Now I don’t think we are called to take up residence in this building and constantly, every day, come to worship the Lord in church. But we are to praise God every day, and in all that we are doing. We believe God is everywhere among us, and we believe that God is in whatever it is that we are doing, and that God is able to take whatever it is that we are doing to make the world a better place; That’s what we believe. And our job then is to help God take what we are doing and to make the world a better place. So God is with you as you do what you’re doing: as you plant those seeds in the ground and harvest them in the fall, as you are working on bringing that family to their new house, as you are are you selling or buying coffee, as you’re teaching, as you’re driving, as you’re selling, even if what you’re doing is bagging groceries or taking an order and handing out food, you can still make the world a better place. God is with you where you are. We firmly believe that. So praise God every day in what you were doing.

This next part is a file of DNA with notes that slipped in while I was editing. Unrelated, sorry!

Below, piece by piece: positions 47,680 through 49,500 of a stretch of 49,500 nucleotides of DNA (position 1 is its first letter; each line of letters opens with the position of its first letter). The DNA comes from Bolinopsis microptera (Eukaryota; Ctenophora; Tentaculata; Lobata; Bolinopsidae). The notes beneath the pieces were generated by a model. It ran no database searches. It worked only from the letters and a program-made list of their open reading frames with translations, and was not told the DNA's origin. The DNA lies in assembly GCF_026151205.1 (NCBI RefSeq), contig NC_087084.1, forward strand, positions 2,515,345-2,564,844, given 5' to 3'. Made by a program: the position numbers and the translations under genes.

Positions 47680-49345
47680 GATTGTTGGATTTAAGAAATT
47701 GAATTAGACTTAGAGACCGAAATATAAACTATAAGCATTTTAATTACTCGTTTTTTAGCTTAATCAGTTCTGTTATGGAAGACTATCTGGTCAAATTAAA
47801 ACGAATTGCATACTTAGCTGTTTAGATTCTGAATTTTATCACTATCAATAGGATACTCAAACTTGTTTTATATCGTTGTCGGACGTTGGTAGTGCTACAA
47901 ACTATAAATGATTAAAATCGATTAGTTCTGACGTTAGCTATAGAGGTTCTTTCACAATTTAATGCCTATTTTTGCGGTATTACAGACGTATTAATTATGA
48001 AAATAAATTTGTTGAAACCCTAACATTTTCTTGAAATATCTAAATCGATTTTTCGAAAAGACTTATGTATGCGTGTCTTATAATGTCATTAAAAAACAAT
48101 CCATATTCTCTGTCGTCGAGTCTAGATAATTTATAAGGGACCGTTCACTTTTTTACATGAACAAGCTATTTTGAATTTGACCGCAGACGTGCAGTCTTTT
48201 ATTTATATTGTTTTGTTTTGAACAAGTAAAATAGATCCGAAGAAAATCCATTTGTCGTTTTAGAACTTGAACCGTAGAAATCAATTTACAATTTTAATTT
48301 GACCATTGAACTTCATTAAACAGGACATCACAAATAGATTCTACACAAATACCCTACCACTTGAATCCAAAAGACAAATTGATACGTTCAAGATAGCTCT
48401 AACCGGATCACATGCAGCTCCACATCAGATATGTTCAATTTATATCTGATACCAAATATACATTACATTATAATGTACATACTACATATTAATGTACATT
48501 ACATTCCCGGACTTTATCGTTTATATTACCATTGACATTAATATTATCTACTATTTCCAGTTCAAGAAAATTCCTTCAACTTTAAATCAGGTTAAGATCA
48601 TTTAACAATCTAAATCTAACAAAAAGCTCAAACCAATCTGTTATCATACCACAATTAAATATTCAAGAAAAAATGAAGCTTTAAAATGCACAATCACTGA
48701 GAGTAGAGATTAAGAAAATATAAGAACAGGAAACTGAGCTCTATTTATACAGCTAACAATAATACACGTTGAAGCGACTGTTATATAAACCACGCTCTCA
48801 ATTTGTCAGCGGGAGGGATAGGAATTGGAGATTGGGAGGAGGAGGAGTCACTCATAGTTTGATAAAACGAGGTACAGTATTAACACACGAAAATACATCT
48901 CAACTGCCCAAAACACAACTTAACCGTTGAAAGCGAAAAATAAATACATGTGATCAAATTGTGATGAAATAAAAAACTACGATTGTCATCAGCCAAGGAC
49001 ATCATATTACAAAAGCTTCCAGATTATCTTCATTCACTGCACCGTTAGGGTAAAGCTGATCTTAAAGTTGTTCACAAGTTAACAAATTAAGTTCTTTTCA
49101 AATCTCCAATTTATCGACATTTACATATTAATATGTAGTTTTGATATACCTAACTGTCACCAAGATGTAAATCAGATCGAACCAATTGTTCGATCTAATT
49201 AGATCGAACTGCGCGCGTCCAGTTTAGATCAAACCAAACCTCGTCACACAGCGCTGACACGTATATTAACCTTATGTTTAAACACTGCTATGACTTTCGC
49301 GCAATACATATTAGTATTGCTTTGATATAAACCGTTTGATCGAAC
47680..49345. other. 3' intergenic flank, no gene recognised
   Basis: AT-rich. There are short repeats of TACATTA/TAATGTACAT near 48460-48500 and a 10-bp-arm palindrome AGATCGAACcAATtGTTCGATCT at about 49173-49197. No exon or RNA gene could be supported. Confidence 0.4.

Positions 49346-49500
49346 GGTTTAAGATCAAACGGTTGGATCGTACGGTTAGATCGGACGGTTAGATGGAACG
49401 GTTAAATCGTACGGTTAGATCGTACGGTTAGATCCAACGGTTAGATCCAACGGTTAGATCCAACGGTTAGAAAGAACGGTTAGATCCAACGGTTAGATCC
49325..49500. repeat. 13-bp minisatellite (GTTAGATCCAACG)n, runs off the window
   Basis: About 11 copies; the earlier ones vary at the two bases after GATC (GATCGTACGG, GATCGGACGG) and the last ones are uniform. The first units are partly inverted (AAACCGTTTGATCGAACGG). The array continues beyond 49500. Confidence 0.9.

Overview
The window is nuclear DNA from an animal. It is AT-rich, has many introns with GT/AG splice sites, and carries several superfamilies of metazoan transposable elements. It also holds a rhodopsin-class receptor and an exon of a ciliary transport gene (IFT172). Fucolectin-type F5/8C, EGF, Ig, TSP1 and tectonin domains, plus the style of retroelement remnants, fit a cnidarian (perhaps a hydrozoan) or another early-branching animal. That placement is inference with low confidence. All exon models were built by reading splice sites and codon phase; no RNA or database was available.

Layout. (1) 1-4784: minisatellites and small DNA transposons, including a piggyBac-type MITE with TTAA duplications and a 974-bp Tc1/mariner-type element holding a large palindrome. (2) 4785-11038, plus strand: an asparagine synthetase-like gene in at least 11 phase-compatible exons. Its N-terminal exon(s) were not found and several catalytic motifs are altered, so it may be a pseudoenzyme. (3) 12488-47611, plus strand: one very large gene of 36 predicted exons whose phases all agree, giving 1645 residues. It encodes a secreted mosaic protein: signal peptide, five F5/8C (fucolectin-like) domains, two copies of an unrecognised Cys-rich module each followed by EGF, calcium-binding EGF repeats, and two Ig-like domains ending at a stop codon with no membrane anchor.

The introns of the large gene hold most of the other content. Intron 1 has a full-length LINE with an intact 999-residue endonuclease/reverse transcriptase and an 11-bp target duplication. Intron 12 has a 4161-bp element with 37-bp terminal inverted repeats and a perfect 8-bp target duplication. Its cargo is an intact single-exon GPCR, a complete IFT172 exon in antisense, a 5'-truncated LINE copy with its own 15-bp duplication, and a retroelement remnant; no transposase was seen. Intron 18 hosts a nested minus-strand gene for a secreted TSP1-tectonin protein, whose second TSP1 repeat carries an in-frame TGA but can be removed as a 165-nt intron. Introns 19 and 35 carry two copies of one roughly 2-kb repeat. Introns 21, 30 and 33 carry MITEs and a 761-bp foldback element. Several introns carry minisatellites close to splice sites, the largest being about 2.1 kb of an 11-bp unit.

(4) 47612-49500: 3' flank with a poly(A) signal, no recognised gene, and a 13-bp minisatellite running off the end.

In both of the stories, both Luke and Acts, the ascension provides a purpose and a meaning to the story. In the gospel reading that we read, the ascension shows and validates that Jesus is God. Because this is not the first ascension in Scripture, there is actually another one in the Old Testament where the prophet Elijah ascends to heaven at the end of his life. In that story we see that Elijah has to be picked up. Angels come and they pick up Elijah in a chariot of fire, and they raise him off into the sky. And I think it’s important to note that nothing like that happens in this story. Jesus just goes. He ascends to heaven on his own. There’s no angels, no chariot of fire, there’s no nothing because he doesn’t need to be picked up, he’s doing the driving. This story validates that Jesus is actually God. And I think that's the purpose of the story in the Gospel of Luke. And then in the book of Acts, angels show up among the disciples to tell them to get to work, and that serves to show why the disciples are moving, why the movement is following a leader that you can’t see.